The study combines survey data gathered from adults living in northwestern Vermont with test results that showed whether a subset of them had contracted COVID-19, a dual research approach that few COVID studies have employed. By correlating the two data sets, researchers were able to determine what behaviors and circumstances increased respondents risk of becoming sick.

The key risk factor driving transmission of the disease, the study found, was the number of daily contacts participants had with other adults and seniors.

That had relevance for two other findings.

Those who wore masks had more of these daily contacts compared with those who didnt, and a higher proportion contracted the virus as a result.

A unique new study suggests that the behavior public officials are now mandating or recommending unequivocally to slow the spread of surging COVID-19 wearing a face covering should come with a caveat. If not accompanied by proper public education, the practice could lead to more infections. Credit: Joshua Brown

Basic human psychology could be at work, said Eline van den Broek-Altenburg, an assistant professor and vice chair for Population Health Science in the Department of Radiology at the Larner College of Medicine and the studys principal investigator.

When you wear a mask, you may have a deceptive sense of being protected and have more interactions with other people, she said.

The public health implications are clear. Messaging that people need to wear a mask is essential, but insufficient, she said. It should go hand in hand with education that masks dont give you a free pass to see as many people as you want. You still need to strictly limit your contacts.

Public education messaging should make clear how to wear a mask safely to limit infection, van den Broek-Altenburg added.

The study also found that participants living environment determined how many contacts they had and affected their probability of becoming infected. A higher proportion of those living in apartments were infected with the virus compared with those who lived in single-family homes.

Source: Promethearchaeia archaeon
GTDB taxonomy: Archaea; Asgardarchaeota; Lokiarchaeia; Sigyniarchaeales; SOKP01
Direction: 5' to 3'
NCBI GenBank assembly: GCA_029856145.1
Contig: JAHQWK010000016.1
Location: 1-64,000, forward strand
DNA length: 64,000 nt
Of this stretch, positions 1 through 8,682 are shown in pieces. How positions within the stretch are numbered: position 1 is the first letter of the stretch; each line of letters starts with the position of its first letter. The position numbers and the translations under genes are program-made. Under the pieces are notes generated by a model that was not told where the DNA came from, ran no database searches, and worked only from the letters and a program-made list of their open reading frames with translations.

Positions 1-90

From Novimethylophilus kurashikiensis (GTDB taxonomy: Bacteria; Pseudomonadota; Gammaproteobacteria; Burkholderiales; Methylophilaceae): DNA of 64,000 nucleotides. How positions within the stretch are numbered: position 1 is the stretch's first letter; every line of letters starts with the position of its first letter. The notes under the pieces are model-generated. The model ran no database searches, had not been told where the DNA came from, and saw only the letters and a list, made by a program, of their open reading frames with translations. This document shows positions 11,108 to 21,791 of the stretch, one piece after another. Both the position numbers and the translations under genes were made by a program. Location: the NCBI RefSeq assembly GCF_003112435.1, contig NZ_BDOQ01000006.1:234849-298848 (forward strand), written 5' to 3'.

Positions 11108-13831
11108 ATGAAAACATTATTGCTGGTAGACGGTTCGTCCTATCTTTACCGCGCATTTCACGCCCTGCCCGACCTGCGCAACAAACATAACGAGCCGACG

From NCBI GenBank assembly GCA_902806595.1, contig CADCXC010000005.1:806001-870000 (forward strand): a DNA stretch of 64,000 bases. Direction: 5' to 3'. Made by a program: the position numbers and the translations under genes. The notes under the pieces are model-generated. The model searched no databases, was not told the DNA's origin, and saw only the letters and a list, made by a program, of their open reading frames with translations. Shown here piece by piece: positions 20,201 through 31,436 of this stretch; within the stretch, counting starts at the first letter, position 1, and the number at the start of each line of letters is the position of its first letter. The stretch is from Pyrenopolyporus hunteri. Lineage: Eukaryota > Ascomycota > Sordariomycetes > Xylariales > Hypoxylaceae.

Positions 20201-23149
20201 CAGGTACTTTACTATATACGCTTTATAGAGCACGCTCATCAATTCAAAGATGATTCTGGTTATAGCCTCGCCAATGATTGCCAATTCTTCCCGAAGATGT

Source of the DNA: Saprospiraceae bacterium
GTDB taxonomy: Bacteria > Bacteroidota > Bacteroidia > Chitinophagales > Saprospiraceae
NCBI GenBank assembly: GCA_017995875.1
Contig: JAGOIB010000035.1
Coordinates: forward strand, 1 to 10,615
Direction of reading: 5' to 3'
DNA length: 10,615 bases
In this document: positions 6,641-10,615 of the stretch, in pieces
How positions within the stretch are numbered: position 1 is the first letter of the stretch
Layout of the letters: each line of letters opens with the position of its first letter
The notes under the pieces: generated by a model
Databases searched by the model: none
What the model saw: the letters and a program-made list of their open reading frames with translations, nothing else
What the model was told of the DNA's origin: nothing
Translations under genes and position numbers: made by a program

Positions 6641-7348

If you live in an apartment, youre going to see more people on a daily basis than if you live in a single-family home, so you need to be as vigilant about social distancing, van den Broek-Altenburg said.

The study controlled for profession to prevent essential workers, who by definition have more contacts and are usually required to wear masks, from skewing the results.

Its generally known that essential workers are at higher risk, and our study bore that out, van den Broek-Altenburg said. We wanted to see what else predicted that people were going to get sick, she said.

The study provides the first estimate of unreported cases in Vermonts Chittenden County, where most study participants live. The survey found that 2.2 percent of the survey group had contracted the virus, suggesting that an estimated 3,621 Chittenden County residents were likely to have become ill, compared with just 662 reported cases, just 18%.

That figure translates to a hospitalization rate of 1.2% and adjusted infection fatality rate of 0.55%.

This finding is important for policy-makers, van den Broek-Altenburg said, in and out of Vermont.

If you know how many people are sick or have been sick, youre much better equipped to make precise predictions of will happen in the future and fashion the appropriate policies, she said.

It also shows the importance of serologic and PCR testing of the general population, she said.